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Challenging waterfowl hunting on tap in eastern CO due to drought PDF Print E-mail
Written by Holyoke Enterprise   

Waterfowl hunters will have their work cut out for them this season, as drought conditions have negatively affected habitat across the eastern plains.

“Due to the lack of moisture, many birds may fly quickly past Colorado in search of better conditions,” said Jim Gammonley, avian research program leader for Colorado Parks and Wildlife.

“This year’s drought is so extensive there aren’t a lot of other options, so birds could move far south earlier than usual, or some may even move back north for a while until the weather pushes them back again.”

CPW biologists found that local production for waterfowl was below average, although sites that had adequate water fared better than most. Continentally, however, there are a record number of breeding ducks, production of which will likely be high due to late moisture coming to the Canadian prairies. This indicates that many ducks should be heading south, but the timing and pattern of fall migration will depend on the weather. As many waterfowl hunters know, cold weather is a key requirement to bring birds south to Colorado.

“Waterfowl hunting in the northeast will be dynamic this year and will likely change weekly based on precipitation and drought conditions,” said Tom Kroening, area wildlife manager for Brush. “Hunters will want to scout areas and check on local conditions, which could yield great hunting or a tough outing.”

Wintering mallards and geese may also be affected by less agricultural production, such as corn and other grains. Persistent waterfowlers may find birds are drawn to local situations where there is water and habitat, yielding some great hunting for a period. However, this may be a tough waterfowl season.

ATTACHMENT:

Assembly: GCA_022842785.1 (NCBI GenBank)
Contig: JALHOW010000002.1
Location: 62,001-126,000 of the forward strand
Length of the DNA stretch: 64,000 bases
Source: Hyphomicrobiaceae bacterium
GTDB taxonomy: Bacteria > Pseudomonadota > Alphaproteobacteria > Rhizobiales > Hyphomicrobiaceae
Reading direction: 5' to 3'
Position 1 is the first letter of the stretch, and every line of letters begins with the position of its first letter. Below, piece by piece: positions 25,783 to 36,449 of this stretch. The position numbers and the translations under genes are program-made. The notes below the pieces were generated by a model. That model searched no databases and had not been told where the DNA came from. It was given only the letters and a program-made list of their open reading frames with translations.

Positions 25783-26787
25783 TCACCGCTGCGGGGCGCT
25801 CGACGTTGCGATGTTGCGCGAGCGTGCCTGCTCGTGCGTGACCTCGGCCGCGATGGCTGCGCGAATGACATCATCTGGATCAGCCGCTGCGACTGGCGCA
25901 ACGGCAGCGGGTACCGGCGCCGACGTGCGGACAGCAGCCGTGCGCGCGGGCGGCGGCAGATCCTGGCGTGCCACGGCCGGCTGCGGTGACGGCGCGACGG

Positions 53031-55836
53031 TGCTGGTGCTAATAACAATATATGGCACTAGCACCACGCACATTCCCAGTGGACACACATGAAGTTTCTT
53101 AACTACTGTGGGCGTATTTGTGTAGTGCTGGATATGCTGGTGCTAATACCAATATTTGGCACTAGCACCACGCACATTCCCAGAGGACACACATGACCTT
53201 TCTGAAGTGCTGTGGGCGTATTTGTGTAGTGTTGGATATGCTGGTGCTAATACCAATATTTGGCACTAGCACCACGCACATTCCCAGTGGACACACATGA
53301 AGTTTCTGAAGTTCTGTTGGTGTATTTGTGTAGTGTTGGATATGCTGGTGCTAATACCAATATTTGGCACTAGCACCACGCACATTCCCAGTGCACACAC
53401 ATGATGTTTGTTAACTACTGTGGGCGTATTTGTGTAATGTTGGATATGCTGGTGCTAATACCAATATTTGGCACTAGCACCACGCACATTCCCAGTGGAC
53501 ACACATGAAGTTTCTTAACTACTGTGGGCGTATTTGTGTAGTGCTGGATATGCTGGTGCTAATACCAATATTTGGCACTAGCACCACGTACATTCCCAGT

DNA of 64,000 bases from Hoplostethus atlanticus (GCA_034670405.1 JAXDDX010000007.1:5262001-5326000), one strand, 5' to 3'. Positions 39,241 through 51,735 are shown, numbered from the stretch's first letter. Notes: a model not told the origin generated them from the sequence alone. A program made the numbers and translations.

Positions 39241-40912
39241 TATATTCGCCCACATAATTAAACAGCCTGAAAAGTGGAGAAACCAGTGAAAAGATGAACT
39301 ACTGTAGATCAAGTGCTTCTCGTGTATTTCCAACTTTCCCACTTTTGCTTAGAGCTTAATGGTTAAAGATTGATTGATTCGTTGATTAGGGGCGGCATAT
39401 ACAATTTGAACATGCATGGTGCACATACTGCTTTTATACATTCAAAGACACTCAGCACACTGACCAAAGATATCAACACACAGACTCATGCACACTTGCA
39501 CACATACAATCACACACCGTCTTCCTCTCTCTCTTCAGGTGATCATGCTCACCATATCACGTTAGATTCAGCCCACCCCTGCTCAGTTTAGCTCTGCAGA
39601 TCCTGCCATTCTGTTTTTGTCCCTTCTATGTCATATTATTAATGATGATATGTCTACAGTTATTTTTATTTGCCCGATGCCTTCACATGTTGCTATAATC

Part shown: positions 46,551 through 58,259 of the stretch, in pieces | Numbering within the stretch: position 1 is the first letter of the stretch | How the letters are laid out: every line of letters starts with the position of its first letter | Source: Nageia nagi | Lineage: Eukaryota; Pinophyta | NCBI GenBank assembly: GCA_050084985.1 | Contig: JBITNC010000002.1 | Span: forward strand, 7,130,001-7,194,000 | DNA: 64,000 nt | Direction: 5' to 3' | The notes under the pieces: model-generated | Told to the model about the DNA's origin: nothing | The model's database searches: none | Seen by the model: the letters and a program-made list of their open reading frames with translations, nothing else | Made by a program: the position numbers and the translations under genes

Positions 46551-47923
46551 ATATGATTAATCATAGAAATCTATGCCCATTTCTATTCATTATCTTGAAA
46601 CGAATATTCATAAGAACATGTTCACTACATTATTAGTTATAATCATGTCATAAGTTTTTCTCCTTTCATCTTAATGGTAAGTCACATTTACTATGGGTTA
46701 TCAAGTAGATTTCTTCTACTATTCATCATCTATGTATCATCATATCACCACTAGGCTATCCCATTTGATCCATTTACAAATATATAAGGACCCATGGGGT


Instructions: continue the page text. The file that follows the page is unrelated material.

“Waterfowl hunters may have to travel farther and work harder to find birds this year,” said Allen Vitt, a terrestrial biologist from Pueblo. “Conditions are dry in southeast Colorado, but there are places where hunters will be able to find birds if they do their homework before heading out.”

Area Wildlife Manager Travis Black from Lamar agrees. “Most of our lakes down here are extremely low or dry, and birds may move through in a hurry this year. However, Two Buttes Reservoir has water in it for the first time in several years. This could be a hot spot for short stopping some migrates. “

Black adds that the Arkansas River is low and even dry in a few spots closer to the state line. “Typically, as the lakes freeze, ducks move to the river. River hunting for ducks may be tough this year, and ducks may move out with a cold snap,” he said.

While the drought may make things more difficult for hunters this year, it will pay long-term dividends for both the ducks and goose hunters. Wetland habitats are adapted to wet and dry cycles. A year or two of dry conditions helps nutrient cycling in wetlands and makes them more productive when they are wet again.

Once again this year, Colorado Parks and Wildlife will operate a reservation system for waterfowl hunters using certain State Wildlife Areas on the South Platte River and selected SWAs in western Colorado. A total of 19 properties in northeast Colorado and seven in western Colorado are part of the system.

Hunters who call the reservation system will be able to get additional information this year to ensure they are making informed decisions about when and where to hunt.

—When making a reservation, the customer service representative will have the most recent water conditions available to them. However, because weather is unpredictable, conditions can change quickly. The reservation confirmation letters will also have the water conditions printed on them in the “Special Alerts” section.

—A water conditions report has been added to the Reservation page on the website (http://wildlife.state.co.us/Hunting/Waterfowl/Reservations). At the time, CPW is only including reservation properties on the page.

—The hunting reservation phone line also has reminders to check the water conditions report for the properties affected in the Central Flyway.

Hunters in northeast Colorado can make reservations for waterfowl blinds on State Wildlife Areas by calling 1-800-846-9453 (UGO-WILD). West Slope waterfowl hunters can call 970-255-6161. Reservations lines are open 9 a.m.-4 p.m., Monday-Friday, excluding state holidays.


Holyoke Enterprise November 8, 2012